Are you charging your clients enough?
Many factors go setting into the “right price” because it’s more of an art than a science (and certainly not a pat formula), so if this is a question that you can’t clearly answer at this time, that’s okay.
Setting up your pricing structure can be one of the most nerve wracking aspects of running a business.
You don’t want to price yourself “out of the market” by asking for more than potential clients are willing to pay. But you don’t want to sell yourself short either. After all, the experience of having a boss who didn’t appreciate our value is likely one of the reasons most of us went into business for ourselves in the first place.
Making pricing more complicated is the fact that there is no one right way to do it.
Taking a look at what others in your industry are doing is a great place to start (The ICF Global Study is a great place to find data on this), but don’t let this research limit your thinking because data never takes into account the unique value and client experience that you create.
When you are just starting your coaching business, you might feel you need to charge lower rates to make up for the fact that you are still learning. And if your practice isn’t full, it can be tempting to keep your rates low to make sure you get more “yeses” than “nos” from potential clients. However, I encourage you to embrace a more abundant mindset and think bigger (yes, even from the inception of your business).
Remember always that your clients are paying for your ability to support people like them and for their results. In other words, they are paying you because of your value, not your time.
Here are a few ideas to keep in mind when navigating your pricing:
- Avoid trading time for money. Coaching is about more than the time you spend directly working with your client. You do prep work outside of the sessions and your client invests time and energy incorporating what you discuss between coaching sessions. All of this time contributes to the value the client receives from their coaching experience. If you do even more for your clients in between sessions, such as be available by email, text or phone for “lifelines” or feedback, this also can create tremendous value to your clients.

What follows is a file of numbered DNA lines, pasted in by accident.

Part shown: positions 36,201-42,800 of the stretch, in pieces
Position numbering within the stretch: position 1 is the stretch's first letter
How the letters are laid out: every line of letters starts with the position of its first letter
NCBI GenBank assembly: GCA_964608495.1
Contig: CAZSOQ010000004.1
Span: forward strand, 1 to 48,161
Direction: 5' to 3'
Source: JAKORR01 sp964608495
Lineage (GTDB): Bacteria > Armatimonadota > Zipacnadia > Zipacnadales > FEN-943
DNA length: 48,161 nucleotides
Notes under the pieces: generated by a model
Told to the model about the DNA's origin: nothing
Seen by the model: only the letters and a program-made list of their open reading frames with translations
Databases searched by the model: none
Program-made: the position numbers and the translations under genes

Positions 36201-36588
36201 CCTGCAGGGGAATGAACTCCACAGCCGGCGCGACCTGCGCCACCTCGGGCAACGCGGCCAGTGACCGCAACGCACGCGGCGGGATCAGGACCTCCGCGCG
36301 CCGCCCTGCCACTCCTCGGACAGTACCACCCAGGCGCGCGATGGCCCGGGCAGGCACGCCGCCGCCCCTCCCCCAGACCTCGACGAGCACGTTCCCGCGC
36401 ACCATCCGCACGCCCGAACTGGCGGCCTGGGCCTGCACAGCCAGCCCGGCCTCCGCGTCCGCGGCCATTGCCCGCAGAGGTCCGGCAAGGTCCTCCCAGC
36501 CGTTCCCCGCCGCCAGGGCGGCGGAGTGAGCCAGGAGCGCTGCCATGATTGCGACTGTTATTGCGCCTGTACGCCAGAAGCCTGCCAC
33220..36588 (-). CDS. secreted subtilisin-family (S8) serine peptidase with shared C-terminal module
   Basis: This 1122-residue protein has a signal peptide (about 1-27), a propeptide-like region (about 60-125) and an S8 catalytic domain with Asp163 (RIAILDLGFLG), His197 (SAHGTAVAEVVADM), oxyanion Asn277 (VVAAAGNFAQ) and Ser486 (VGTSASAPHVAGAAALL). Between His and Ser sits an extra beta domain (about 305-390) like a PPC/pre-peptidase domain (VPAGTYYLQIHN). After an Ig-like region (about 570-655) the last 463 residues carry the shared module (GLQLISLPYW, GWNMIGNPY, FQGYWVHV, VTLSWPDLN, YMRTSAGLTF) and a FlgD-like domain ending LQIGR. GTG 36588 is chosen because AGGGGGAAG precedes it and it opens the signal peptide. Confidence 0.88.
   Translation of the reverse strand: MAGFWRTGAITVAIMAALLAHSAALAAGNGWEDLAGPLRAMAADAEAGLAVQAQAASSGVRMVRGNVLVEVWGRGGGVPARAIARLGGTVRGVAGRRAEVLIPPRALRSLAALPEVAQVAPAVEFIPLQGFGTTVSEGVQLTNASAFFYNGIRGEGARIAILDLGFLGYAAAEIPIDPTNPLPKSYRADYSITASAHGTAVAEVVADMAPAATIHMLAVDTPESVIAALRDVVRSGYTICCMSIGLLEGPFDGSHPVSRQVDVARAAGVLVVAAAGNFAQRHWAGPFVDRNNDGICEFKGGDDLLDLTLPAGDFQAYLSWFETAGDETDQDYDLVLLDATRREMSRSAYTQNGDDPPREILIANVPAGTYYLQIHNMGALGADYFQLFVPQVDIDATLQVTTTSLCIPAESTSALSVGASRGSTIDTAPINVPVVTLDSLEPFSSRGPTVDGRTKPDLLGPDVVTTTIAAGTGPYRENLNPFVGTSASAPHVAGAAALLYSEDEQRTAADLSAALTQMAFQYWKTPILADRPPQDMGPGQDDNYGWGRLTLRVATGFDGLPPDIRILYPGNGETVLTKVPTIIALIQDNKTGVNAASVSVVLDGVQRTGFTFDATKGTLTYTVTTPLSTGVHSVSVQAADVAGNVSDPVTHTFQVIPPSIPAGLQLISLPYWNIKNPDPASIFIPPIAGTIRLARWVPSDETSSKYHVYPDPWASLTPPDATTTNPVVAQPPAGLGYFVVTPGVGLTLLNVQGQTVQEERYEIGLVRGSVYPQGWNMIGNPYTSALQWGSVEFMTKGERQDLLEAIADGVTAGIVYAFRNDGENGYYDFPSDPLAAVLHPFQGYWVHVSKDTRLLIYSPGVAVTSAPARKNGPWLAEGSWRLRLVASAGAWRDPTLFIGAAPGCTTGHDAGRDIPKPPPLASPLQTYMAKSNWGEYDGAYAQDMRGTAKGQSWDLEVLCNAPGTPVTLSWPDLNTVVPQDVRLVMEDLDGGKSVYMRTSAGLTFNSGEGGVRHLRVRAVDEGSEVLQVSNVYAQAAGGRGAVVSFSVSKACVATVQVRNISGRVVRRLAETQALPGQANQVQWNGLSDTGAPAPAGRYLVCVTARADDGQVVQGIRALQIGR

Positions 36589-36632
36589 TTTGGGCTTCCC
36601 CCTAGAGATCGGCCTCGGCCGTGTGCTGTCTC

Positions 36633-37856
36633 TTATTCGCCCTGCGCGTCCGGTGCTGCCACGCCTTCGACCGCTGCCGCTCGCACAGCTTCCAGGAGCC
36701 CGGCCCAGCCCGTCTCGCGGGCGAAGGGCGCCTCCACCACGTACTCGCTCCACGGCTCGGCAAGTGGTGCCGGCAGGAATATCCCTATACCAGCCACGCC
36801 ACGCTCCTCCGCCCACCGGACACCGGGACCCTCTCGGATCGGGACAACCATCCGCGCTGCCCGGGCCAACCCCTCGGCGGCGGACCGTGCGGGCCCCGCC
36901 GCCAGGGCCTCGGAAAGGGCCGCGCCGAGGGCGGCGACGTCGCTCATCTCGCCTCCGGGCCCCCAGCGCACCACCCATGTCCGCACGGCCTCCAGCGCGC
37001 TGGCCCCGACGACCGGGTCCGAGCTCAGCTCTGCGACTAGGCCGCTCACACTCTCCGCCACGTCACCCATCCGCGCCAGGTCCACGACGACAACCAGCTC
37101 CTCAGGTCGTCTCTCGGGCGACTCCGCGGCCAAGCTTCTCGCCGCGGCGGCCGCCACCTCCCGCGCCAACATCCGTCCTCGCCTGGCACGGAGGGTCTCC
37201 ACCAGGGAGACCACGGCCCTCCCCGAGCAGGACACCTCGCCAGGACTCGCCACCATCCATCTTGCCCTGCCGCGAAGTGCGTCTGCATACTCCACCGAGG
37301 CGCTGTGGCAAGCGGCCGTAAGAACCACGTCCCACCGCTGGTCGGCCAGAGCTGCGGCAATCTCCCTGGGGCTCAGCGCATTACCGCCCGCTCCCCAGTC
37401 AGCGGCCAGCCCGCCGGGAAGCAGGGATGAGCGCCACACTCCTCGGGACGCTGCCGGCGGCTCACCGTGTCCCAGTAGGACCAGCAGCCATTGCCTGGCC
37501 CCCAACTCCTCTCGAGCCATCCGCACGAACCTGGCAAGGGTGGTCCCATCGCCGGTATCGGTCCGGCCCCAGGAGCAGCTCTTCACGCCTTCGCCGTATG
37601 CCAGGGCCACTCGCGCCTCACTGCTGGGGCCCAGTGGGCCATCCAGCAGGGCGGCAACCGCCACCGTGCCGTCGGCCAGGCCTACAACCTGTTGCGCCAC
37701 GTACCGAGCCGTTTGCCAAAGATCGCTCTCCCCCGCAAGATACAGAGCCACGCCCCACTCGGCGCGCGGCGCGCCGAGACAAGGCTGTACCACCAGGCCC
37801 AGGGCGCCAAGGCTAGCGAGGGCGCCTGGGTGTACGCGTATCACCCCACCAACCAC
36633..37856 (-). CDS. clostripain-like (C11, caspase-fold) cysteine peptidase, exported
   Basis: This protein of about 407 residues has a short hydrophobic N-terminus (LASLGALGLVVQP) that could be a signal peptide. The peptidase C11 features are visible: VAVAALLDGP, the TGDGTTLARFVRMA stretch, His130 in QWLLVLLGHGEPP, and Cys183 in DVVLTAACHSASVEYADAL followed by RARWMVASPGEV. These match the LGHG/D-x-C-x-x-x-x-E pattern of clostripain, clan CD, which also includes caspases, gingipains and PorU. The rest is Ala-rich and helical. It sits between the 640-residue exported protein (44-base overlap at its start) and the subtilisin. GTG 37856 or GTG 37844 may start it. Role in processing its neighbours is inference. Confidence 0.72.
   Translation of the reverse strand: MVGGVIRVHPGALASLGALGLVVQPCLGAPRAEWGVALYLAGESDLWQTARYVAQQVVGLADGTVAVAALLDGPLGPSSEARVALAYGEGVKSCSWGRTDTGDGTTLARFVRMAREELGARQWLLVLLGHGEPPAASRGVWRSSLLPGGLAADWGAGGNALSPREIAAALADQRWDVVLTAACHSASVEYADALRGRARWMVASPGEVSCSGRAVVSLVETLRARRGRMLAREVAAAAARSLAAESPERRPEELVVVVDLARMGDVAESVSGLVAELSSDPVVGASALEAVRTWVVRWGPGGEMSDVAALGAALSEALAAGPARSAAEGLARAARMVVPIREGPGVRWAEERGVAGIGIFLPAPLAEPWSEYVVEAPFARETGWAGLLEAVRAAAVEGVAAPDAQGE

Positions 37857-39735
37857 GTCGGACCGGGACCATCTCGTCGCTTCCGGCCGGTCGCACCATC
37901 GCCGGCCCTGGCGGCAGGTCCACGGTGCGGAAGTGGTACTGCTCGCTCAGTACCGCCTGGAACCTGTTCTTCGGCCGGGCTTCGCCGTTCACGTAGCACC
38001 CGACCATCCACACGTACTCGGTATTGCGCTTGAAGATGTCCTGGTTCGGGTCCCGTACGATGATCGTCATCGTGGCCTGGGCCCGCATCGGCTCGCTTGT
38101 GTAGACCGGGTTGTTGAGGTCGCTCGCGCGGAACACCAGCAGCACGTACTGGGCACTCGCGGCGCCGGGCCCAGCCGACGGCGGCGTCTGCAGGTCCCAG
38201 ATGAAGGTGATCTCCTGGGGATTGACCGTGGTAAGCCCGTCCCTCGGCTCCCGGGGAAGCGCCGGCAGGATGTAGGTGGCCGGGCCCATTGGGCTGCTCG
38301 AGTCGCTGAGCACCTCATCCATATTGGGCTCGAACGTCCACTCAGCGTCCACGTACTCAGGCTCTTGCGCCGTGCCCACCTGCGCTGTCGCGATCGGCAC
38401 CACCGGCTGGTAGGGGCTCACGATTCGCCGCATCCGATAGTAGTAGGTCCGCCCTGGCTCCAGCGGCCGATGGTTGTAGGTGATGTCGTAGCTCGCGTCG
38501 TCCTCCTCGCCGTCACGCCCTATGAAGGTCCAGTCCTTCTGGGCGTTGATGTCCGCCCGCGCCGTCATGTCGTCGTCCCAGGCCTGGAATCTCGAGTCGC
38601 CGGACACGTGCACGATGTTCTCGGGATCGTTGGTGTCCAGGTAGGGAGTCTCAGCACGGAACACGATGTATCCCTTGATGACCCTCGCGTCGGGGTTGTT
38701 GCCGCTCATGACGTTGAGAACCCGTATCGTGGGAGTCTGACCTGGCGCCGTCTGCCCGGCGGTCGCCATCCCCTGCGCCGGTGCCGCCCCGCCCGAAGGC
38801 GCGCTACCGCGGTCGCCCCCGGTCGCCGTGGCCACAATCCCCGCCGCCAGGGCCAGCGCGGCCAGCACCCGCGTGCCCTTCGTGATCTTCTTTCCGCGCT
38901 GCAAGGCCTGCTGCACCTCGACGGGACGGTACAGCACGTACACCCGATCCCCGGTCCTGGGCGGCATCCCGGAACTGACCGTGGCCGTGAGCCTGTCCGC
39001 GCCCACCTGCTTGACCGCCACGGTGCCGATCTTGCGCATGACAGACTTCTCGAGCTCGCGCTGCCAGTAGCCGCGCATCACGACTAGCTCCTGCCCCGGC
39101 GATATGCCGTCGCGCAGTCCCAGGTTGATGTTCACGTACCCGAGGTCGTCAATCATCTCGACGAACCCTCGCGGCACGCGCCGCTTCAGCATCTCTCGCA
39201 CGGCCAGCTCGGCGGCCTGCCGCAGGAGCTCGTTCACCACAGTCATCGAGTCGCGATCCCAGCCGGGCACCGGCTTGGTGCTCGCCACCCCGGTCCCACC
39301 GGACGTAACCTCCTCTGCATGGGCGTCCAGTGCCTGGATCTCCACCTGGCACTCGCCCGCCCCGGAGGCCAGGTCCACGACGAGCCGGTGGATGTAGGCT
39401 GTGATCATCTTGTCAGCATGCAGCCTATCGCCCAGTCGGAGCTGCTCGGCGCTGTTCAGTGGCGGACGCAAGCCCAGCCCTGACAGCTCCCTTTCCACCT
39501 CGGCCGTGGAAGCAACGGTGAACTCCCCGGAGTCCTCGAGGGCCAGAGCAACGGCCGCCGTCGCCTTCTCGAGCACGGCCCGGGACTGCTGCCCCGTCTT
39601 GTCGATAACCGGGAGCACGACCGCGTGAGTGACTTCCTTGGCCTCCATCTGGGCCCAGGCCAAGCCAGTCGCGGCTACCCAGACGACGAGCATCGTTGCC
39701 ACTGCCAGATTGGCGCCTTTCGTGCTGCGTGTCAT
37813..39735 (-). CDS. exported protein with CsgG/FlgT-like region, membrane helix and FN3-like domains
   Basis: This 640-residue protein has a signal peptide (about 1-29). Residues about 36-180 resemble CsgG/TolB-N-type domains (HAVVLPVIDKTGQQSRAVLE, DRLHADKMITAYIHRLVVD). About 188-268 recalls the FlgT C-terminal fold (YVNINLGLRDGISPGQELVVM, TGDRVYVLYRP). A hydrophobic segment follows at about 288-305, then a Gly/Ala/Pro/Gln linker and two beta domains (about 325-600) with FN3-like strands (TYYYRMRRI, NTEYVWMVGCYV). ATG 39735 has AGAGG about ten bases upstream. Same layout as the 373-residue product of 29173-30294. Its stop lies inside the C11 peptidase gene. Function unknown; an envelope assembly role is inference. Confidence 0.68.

- Invest in building experience to justify your rates. Create a pilot program to gain experience in a new technique or process. Offer a discount/special rate to participants in exchange for participating in your learning experience, offering feedback, and sharing their experience with you afterwards (You can use positive statements as testimonials that showcase the value of your work).
- Hire a business mentor. If you are unsure of what direction is right for you and need more support navigating your choices, working with a mentor can help simply because they can share many different points of view and can more easily see your blind spots. In particular, a mentor can help you to better understand your value, what you bring to the table, and how that compares to the market.
- Charge for your Intellectual Property. What is easiest for you is often what brings the most value to your client. It’s what I often call your “zone of brilliance.” When we are in our brilliance, it doesn’t take as much effort, but the value is actually higher. This is particularly important to remember if retreats, team/leadership development, training, consulting or other project work are part of your business model.
Tips for Project Pricing
According to the ICF, 80% of coaches offer some sort of services outside their coaching services. Most of my clients do Team Development/Coaching and work with Leadership teams as an extension of their coaching practices.
It can be tempting to price this kind of work as “time and materials,” where you simply bill your time by the hour for every hour you spend on the project. However, as your experience grows, the amount of prep, or non-coaching time, you’d need to invest to make the project successful will progressively decrease. As a result, if you charged for your time vs. your value, you’d end up charging the client MORE when you were just getting started than you would later when you are more experienced.
The more experienced you get, the more valuable your expertise and Intellectual Property become.
This is why I recommend my clients utilize a project fee instead for these types of services. To make this work successfully and profitably, you do need a clear scope of the project from the outset. Clearly defining the scope is key to keeping a project on time and on budget. You also need to have a clear process on how to add additional requests to your initial proposal (usually with a work order or addendum) to use with clients who want to add meetings or additional scope after you start working together. Without a clear process and boundaries, you can easily see your time add up and your profitability go down (aka Scope Creep).
If you are still charging by the hour for this type of work, consider charging a project fee for your key offerings that encompasses the value of the work, and save time/materials for projects like pilot programs whose scope may shift as you move through the project.
In the end, the ideal pricing model is the one that feels light and right to YOU, keeping in mind the needs of your market and your ideal client.
How is your approach to pricing working for you? Do you have any other tips to share? I’d love to hear from you.
Tara Butler Floch